Mediation also allows for informal or even interim solutions, Mr. Mosten says. "You can try things out and see how they work," he says. For example, instead of immediately pursuing a formal guardianship, one child could become a co-signer on a bank account. "If that works, then you don't have to go any further."

There are some times when mediation alone isn't sufficient, says Nina Weiss, an attorney and mediator in Princeton, N.J. If a guardianship is in order, for instance, that must be ordered by the court system.

The mediation process for elder-care decisions can -- and most say, should -- bring in experts such as social workers, estate-planning specialists and health-care professionals who would typically be called upon as part of a court case. "The courts will recognize the same issues....It's just that you avoid the expense" of litigation, says Joseph Mahon, an estate-planning attorney in New Jersey (who isn't also a mediator).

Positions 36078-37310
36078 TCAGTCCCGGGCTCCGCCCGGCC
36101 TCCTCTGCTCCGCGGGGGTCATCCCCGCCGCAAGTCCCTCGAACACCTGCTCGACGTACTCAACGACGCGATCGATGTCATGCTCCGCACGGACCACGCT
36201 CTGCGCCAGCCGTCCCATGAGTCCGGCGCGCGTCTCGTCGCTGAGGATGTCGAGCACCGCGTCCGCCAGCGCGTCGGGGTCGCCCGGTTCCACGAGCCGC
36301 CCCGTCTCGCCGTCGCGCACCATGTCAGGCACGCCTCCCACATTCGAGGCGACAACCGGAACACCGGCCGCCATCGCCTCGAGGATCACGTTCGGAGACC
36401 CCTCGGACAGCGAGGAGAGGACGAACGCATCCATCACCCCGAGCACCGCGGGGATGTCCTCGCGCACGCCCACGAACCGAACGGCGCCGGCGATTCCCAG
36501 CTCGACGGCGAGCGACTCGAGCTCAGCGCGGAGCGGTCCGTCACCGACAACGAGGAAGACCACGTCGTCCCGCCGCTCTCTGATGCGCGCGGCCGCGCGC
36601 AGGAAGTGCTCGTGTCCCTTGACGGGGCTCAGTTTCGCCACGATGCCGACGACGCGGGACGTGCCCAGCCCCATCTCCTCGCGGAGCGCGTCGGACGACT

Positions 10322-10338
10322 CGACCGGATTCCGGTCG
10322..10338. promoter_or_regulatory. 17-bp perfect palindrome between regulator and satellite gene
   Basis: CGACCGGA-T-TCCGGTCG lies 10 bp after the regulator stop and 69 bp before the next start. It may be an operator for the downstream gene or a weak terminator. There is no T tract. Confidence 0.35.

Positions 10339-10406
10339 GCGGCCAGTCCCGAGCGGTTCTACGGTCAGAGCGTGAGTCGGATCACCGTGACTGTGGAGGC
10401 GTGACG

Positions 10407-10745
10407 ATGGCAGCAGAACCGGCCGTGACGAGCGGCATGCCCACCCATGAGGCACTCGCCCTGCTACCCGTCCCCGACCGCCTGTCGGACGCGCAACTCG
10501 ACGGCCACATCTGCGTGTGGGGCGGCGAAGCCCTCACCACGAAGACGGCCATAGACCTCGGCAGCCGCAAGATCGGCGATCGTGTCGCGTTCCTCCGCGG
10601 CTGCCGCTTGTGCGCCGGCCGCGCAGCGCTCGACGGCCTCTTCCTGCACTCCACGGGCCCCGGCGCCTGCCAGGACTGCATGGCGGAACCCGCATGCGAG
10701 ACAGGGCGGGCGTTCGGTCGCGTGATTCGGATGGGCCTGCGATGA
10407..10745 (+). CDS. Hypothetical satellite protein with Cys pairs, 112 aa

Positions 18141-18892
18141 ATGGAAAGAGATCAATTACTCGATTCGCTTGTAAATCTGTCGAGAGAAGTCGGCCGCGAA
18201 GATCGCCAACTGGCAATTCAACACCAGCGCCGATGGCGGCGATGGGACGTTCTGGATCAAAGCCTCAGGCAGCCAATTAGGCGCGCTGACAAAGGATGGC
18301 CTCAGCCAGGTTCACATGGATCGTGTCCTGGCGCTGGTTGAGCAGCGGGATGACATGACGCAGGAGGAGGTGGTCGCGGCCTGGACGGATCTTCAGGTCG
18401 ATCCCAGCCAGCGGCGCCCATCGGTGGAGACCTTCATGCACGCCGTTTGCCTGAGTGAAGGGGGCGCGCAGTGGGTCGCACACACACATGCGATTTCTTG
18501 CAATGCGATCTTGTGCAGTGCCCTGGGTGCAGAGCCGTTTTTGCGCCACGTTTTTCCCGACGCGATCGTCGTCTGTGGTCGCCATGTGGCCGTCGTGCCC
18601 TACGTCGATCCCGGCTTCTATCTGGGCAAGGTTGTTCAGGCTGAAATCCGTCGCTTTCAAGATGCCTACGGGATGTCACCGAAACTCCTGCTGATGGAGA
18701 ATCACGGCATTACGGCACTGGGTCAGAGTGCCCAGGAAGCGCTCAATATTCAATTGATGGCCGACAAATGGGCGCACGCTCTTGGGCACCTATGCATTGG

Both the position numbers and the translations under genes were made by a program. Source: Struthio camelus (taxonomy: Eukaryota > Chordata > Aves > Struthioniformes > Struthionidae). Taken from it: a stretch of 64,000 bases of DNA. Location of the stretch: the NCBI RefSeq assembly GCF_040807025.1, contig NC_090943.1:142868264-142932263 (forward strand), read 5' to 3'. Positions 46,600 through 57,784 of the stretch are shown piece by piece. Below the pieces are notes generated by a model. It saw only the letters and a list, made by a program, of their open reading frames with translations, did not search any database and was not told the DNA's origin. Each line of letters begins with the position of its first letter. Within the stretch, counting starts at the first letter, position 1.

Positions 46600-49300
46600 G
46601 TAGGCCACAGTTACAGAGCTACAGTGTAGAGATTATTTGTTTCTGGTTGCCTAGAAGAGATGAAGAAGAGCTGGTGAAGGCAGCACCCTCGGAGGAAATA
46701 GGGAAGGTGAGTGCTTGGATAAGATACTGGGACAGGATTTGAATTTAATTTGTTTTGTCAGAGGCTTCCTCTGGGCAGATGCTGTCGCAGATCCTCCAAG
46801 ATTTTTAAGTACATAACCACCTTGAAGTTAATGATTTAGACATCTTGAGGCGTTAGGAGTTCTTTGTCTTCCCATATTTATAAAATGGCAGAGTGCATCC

Finding a Mediator -
One challenge facing families looking for mediation help is that there is no formal licensing or credentialing for elder-care mediators, notes James Bergman, a co-director at the Center for Social Gerontology, an Ann Arbor, Mich., nonprofit group that has been a longtime advocate of elder mediation.

"Anyone can hang a shingle out and say they're an elder mediator," he says.
But there are plenty of experienced mediators, so it's largely a matter of tracking down those with experience in the area and, importantly, a mediator the parties feel comfortable with.

One place to start are local nonprofit mediation groups, such as the Montgomery County Mediation Center in Eagleville, Pa., which can generally be located online. There are also state organizations, such as the New Jersey Association of Professional Mediators.

Some states have lists of mediators officially approved by their courts. And online, the Association for Conflict Resolution offers the public the ability to find mediators from among its members at

Also online, and offer names of mediators (who pay small fees to be listed).

Write to Tom Lauricella at

Friday, March 14, 2008

It's All In A Days Work

Stem Cell Transplant May Improve Survival Among Elderly - News 3/11/2008

A recent study reveals that elderly patients with relapsed non-Hodgkin’s Lymphoma (NHL) may benefit from autologous stem cell transplant. Results from the study, conducted at the M.D. Anderson Cancer Center in Texas, were recently published in Annals of Oncology.